One of the greatest joys of teaching is walking into a classroom in the morning and being greeted by a room full of smiling students who are eager to learn and excited for the day ahead… Or perhaps it’s more accurate to describe a room full of students slumped behind a hoodie, whispering to a friend, or staring straight ahead with the dead look of a shark wishing they could be anywhere else. Appearances aside, the students are the reason why we teach. They are the thing that gets us up and out of the bed in the morning.
So what does teaching look like when our students aren’t sat directly in front of us? What does it really mean to teach remotely? How do you inspire, manage, care for, and engage your students whilst you’re sat in your own home and they are in theirs? It can be difficult and daunting to find new ways of working in these times of change, especially when you are pushed out of your comfort zone and regular routine.
To help you deliver an uninterrupted experience for your students through virtual and remote learning, four of our top Microsoft Innovative Fellows have begun to explore these questions within their own schools and have kindly shared their insights with us.
1. Take the first step
Jimmy Edwards from St. Hele’s School in Plymouth recounts his first attempt at remote learning with Teams, what he learned and his tips to get started when you and your students are brand-new to Teams and remote learning.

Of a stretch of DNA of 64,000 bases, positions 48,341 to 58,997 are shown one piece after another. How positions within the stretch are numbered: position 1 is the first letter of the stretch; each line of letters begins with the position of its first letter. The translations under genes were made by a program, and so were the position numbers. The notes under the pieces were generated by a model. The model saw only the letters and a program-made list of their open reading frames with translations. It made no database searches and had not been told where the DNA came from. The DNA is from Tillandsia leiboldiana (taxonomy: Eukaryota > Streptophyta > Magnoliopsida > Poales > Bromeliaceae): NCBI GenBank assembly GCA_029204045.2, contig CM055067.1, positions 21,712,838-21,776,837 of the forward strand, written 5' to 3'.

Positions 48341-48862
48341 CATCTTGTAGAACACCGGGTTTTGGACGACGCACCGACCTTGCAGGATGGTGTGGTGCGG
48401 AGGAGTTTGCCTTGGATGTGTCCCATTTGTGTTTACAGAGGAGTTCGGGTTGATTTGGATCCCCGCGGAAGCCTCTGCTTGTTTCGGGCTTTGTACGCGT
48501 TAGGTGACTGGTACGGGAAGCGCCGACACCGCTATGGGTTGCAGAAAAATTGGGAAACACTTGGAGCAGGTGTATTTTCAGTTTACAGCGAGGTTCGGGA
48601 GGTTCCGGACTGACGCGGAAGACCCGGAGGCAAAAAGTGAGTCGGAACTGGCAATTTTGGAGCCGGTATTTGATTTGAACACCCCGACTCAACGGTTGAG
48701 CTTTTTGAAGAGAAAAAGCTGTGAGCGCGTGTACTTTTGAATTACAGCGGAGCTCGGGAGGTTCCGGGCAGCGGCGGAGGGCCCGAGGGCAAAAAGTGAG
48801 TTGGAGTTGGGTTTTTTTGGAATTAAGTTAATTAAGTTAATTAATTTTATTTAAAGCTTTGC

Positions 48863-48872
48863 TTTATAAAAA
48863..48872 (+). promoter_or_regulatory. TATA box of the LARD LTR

2. Prepare your workspace
Paul Watkins from Ygsol Bae Baglan in Port Talbot gives us his top tips for preparing your work station at home to be ‘teacher-ready’ even if you are wearing your fuzzy slippers. He shares his tips on how to take the fear out of being on camera with you students and how you can embrace Teams to help you reach your students remotely.
3. Encourage student collaboration
Elaine Topham from Grimsby Institute outlines a variety of tools you may want to consider to foster communication and collaboration while in a remote learning situation. She has compiled a view of Office 365 tools that can help you with instruction and assessment.
4. Equip your students for the future digital workplace
Sarah Clark from Queen Anne’s High School in Fife shares with us a differentiated approach to remote learning. Making reaching your students accessible even if you are a novice at Teams or a seasoned technologist. Modelling a growth mindset with your students, sets them up for success in their future careers- particularly if they are using the same remote working technologies they will be using after they leave school
While you may not need to utilise remote learning at this time, it is an excellent option when you consider your contingency planning for emergencies and disaster recovery. Floods, snow, fire, or other incidents that can prevent students from attending school require a thoughtful approach to remote learning.
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About the author
Jennifer King is an award-winning, international thought leader in Education with 20 years of experience in the education sector from classroom to corporations. She is passionate about the success of students and their teachers and how the power of technology can transform the way they work and learn. Jennifer was previously the Head of Film and Media at Strode’s College in Surrey before starting her own education consultancy. JKES was a Microsoft Education Partner with a focus on digital transformation, project based learning, and teacher professional development. Jennifer is also the creator of the Student Teacher Education Program. She has recently returned from Microsoft Corp in Seattle, where she was the Director of Education in 21st Century Jobs, Skills, and Employability.